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"Land consumption" refers to the conversion of open space or farmland to residential, commercial, office, or other developed land uses. As the region grows and expands, some consumption of these areas is inevitable. However, conserving open space and farmland does create economic, environmental, and social benefits, and reducing the rate of consumption of these areas is desirable.

Farmland

The region currently has around 850,000 acres of farmland, or one-third of the region's total area. This is by far the single largest land use in the region. Click on the thumbnail map to see the parts of the region currently used for agriculture. For the last several decades, the region has lost around 15,000 to 20,000 acres of farmland per year. If these trends continue, nearly 500,000 acres (55%) of the region's farmland will be consumed between now and 2040.

The impacts of each scenario on farmland consumption are described below, estimating the number of acres of farmland that will be consumed compared to the current trend (with a decrease considered to be an improvement). The base figure is 490,000 acres.

These estimates were calculated by comparing the amount of agricultural land to forecasts for each scenario. A summary of the difference between scenario forecasts which breaks the region into "density districts" is available here.

How would this scenario change from the reference?

Reinvest

Improves greatly

Preserve

Improves

Innovate

Improves slightly

Change in consumption of farmland

Reinvest

-28% (138,000 fewer acres)

Preserve

-13% (65,000 fewer acres)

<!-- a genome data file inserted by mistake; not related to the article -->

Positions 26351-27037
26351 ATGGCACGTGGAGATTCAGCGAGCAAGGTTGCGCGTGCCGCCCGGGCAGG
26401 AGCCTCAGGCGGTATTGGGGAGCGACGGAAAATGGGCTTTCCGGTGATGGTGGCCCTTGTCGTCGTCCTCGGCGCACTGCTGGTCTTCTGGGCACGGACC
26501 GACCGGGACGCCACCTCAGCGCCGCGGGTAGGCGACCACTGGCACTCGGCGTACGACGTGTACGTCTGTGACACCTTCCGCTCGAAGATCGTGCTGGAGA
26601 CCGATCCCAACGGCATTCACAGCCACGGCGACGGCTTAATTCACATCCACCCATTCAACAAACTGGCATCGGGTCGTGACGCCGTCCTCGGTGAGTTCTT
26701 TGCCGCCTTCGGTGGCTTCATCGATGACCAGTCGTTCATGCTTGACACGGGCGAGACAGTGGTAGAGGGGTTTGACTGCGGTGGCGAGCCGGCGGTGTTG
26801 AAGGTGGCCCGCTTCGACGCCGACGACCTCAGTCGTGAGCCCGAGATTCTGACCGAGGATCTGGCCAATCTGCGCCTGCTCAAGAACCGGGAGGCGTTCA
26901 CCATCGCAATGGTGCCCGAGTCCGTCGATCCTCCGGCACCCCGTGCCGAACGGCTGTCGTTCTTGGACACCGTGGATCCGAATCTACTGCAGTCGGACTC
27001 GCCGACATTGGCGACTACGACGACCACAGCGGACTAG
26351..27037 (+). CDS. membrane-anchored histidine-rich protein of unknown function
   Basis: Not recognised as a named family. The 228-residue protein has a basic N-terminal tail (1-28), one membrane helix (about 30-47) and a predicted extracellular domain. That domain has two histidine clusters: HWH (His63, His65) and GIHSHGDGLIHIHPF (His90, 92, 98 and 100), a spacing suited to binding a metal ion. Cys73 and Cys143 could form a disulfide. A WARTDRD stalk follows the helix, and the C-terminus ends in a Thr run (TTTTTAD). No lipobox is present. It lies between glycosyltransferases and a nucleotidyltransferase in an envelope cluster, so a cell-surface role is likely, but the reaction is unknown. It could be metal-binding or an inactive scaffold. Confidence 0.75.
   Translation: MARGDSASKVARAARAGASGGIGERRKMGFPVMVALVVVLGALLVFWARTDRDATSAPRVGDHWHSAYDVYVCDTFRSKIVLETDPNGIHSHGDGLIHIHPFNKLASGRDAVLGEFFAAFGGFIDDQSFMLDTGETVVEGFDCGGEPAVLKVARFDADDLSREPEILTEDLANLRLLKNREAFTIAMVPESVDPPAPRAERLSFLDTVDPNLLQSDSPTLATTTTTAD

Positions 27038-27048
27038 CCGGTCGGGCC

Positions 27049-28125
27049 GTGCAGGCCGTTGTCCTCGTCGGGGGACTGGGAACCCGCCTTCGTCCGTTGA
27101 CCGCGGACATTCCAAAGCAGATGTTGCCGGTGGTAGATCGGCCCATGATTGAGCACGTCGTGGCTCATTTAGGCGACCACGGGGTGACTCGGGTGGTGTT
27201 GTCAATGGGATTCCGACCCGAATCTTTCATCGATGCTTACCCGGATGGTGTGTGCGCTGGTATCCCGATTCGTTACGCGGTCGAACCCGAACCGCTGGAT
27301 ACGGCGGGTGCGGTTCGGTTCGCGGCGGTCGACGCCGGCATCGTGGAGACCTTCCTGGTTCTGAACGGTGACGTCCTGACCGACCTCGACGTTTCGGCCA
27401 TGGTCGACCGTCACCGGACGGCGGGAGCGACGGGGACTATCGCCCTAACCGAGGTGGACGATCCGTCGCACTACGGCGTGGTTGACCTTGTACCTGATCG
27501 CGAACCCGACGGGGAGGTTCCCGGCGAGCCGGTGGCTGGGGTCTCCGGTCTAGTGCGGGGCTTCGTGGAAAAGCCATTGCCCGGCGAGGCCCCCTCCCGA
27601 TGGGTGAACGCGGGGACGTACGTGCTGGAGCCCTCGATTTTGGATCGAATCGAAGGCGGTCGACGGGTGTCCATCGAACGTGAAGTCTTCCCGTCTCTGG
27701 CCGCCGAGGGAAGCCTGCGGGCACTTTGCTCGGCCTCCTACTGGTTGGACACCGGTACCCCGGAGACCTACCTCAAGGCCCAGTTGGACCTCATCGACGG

Innovate

-4% (20,000 fewer acres)

What strategies in this scenario caused this change?

Reinvest

An aggressive farmland preservation program was employed, and development was concentrated in more densely developed areas

Preserve

A moderate farmland preservationprogram was employed, and more development occurred in moderately dense areas.

Innovate

Some developments included farmland protection as part of conservation design principles.

Open space

The region currently has around 310,000 acres of protected open space (forest preserves, conservation districts, parks, and similar areas). The Green Infrastructure Vision highlights areas where additional open space acquisition and application of environmental design features should occur. The area within the GIV contains an additional 410,000 acres of open space and farmland which are critical natural areas but are not currently protected. If current trends continue, approximately 190,000 acres of unprotected open space within the GIV are forecast to be lost, or nearly half of the region's total.

The impacts of each scenario on open space consumption are described below, estimating the number of acres of open space that will be consumed compared to the current trend (with a decrease considered to be an improvement). The base figure is 190,000 acres.

How would this scenario change from the reference?

Reinvest

Improves

Preserve

Improves greatly

Innovate

Improves

Change in consumption of open space

Reinvest

-37% (71,000 fewer acres)

Preserve

-65% (124,000 fewer acres)

Innovate

-36% (68,000 fewer acres)

What strategies in this scenario caused this change?

Reinvest

Development was concentrated in more densely developed areas, reducing pressure on open space.

Preserve

More development occurred in moderately dense areas. Also, a substantial open space acquisition program was pursued to preserve the most sensitive open space areas in the region.

Innovate

Most new developments preserved open space as part of conservation design principles.

These estimates were calculated by comparing the amount of farmland and open space to forecasts for each scenario. A summary of the difference between scenario forecasts which breaks the region into "density districts" is available here.

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